Ken O'Brien wasn't sacked in the Jets' 17-14 victory over Cleveland, avoiding a sack for the second consecutive week. It was the seventh time in his career that O'Brien has gone without a sack, and the Jets are 7-0 in those games. . . . Bernie Kosar's fumble was only the third the Browns have lost this year. . . . The Browns lost Frank Minnifield because of a bruised shoulder in the second quarter. He is the sixth defensive back they have lost this year.

Dan Marino's 321 passing yards in Miami's 20-10 victory over New England left him 56 yards short of moving into eighth place in NFL history. Marino, with 32,782 yards, trails Ken Anderson, who threw for 32,838 yards in 16 seasons. Marino is in his ninth season. . . . Patriot rookie Leonard Russell, who gained 264 yards in his first four games, carried twice for four yards and left the game with a rib injury. . . . Miami tight end Greg Baty, New England's eighth-round draft choice in 1986, tormented his former team. He had four receptions for a career-high 89 yards, all for first downs.

Houston's 42-14 victory over Denver marked the first time this season that the Broncos allowed more than 20 points in a game.

Dallas cornerback Vince Albritton suffered a broken left forearm in the first quarter of the Cowboys' victory over Green Bay.


The San Francisco 49ers had a bye Sunday, but Joe Montana has already been ruled out of next week's game against Atlanta.

Montana felt pain in his right elbow while throwing 30-yard passes Saturday.

"When he threw short, there wasn't any more pain," 49er Coach George Seifert said. "When he threw longer, there was pain and he stopped throwing at 30 yards, 35 yards."

Montana's status beyond next week's game is still uncertain.

"I don't know how to totally evaluate it myself right now," Seifert said. "I wish it didn't happen. I don't know if he was surprised by it. Obviously, he doesn't like it."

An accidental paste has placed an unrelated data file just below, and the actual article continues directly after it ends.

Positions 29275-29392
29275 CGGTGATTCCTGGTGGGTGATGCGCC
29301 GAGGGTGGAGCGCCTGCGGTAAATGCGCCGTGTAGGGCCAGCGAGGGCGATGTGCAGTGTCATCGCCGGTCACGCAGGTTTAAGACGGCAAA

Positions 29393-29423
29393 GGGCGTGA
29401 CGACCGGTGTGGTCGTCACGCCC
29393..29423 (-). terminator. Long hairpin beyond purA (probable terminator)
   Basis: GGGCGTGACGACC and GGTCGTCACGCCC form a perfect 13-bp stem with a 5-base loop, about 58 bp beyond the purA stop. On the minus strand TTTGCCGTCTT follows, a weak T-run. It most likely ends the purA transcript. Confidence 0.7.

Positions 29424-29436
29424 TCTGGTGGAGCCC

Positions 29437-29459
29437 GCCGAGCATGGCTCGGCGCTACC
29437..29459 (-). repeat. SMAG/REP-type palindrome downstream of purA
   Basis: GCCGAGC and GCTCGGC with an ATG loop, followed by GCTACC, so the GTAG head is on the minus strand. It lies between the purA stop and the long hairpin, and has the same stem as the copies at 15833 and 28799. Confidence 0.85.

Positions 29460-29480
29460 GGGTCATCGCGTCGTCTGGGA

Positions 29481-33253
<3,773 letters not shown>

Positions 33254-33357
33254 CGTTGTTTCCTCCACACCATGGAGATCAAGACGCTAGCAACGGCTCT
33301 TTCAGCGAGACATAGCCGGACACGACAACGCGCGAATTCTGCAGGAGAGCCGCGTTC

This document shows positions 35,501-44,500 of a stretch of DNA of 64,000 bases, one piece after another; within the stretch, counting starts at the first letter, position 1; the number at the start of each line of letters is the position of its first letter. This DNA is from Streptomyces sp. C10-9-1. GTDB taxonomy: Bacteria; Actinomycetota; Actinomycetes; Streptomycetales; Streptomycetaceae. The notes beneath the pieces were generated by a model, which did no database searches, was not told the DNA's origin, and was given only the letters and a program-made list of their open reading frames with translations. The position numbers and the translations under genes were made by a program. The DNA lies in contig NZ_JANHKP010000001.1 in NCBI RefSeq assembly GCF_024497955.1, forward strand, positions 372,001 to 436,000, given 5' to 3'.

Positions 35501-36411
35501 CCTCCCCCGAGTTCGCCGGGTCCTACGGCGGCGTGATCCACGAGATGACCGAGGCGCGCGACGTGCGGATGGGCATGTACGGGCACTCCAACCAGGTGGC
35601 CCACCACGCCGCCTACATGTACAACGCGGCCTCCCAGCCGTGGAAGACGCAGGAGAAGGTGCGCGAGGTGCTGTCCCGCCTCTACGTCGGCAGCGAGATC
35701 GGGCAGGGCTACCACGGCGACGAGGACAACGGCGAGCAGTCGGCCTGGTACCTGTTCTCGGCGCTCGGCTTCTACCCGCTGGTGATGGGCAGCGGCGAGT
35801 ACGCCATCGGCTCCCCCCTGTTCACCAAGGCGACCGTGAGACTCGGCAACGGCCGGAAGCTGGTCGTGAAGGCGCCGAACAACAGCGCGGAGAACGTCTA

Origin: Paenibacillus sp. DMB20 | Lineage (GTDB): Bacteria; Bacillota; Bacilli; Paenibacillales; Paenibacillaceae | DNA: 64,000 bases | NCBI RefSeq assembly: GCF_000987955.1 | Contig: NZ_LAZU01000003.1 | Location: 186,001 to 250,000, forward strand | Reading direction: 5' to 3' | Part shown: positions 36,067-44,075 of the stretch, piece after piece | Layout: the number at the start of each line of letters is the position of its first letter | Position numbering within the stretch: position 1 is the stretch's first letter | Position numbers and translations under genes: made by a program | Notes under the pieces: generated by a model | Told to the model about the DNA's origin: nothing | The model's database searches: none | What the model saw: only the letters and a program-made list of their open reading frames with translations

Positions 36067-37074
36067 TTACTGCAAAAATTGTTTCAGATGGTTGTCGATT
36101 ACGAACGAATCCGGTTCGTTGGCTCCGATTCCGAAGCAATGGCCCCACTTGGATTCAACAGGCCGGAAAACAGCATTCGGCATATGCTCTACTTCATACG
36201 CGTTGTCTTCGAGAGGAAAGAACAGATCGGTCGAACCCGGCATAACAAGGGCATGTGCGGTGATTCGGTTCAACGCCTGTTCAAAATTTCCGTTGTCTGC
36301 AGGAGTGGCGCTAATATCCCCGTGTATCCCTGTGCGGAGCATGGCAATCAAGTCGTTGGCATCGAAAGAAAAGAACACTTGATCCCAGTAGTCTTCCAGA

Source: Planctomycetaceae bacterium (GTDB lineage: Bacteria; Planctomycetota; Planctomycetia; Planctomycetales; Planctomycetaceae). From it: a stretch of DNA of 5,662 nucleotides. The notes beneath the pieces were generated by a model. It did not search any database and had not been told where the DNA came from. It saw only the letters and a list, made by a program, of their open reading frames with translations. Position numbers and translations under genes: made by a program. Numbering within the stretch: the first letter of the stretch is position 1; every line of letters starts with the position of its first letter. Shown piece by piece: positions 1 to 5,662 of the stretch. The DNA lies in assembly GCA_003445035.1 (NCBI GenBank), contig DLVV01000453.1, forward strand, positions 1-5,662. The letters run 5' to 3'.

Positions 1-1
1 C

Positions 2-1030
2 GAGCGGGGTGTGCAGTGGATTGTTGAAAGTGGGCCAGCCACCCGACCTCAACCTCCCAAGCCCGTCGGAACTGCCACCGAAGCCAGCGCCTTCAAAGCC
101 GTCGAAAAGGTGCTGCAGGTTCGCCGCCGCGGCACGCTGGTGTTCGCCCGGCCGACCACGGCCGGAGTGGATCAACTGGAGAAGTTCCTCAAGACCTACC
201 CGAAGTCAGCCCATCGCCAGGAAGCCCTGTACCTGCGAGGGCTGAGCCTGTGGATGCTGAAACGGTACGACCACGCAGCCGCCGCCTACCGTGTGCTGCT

Thoughts of a Sunday morning channel-flipper:

--It was probably only a slip, but ESPN's Robin Roberts should know that Detroit and Chicago were tied for the NFC Central lead, not the East.

--NBC made the correct decision to leave the Houston-Denver game with the Oilers leading, 35-0, at the half, but viewers didn't get any break on the announcers. We went from the chortling Charlie Jones and Todd Christensen to the screaming Don Criqui and the pontificating Bob Trumpy at Miami-New England.

--Haven't seen much of Bill Parcells as an analyst, but the former Giant coach hasn't analyzed much that isn't already known.


Howie Long on the Raiders' loss to San Diego: "We were atrocious as a team. We didn't cover kicks, we weren't good on the return aspect, we dropped balls, we didn't block, we didn't tackle, we didn't cover. We were terrible. It's a major disappointment."

Chicago Coach Mike Ditka after the Bears lost to Washington, 20-7: "We're not very good. We're not in their category. I don't know who we can beat. It would have to be some team that scores less than seven points."

Cincinnati quarterback Boomer Esiason on the Bengals: "When you're 0-5, it seems the flags go against you, the breaks go against you, and players get hurt in mysterious ways. Things just happen."

Denver receiver Mark Jackson on Houston cornerback Cris Dishman, who returned a fumble for a touchdown and returned an interception to the one-yard line in the Oilers' 42-14 victory: "He was talking trash all day. He had diarrhea of the mouth. It was disgusting. We used to call him Dishrag and he still is."

New York Jet running back Blair Thomas after a 17-14 victory over Cleveland: "It's a different attitude on the sideline today. A couple weeks ago, the attitude was, 'Oh boy, we're on our heels now.' But now the attitude on the sideline was, 'Come on, we gotta go.' "

Barry Sanders, whose 15-yard touchdown run capped a Detroit rally against Minnesota: "I was very excited after I scored. I just don't show it very much."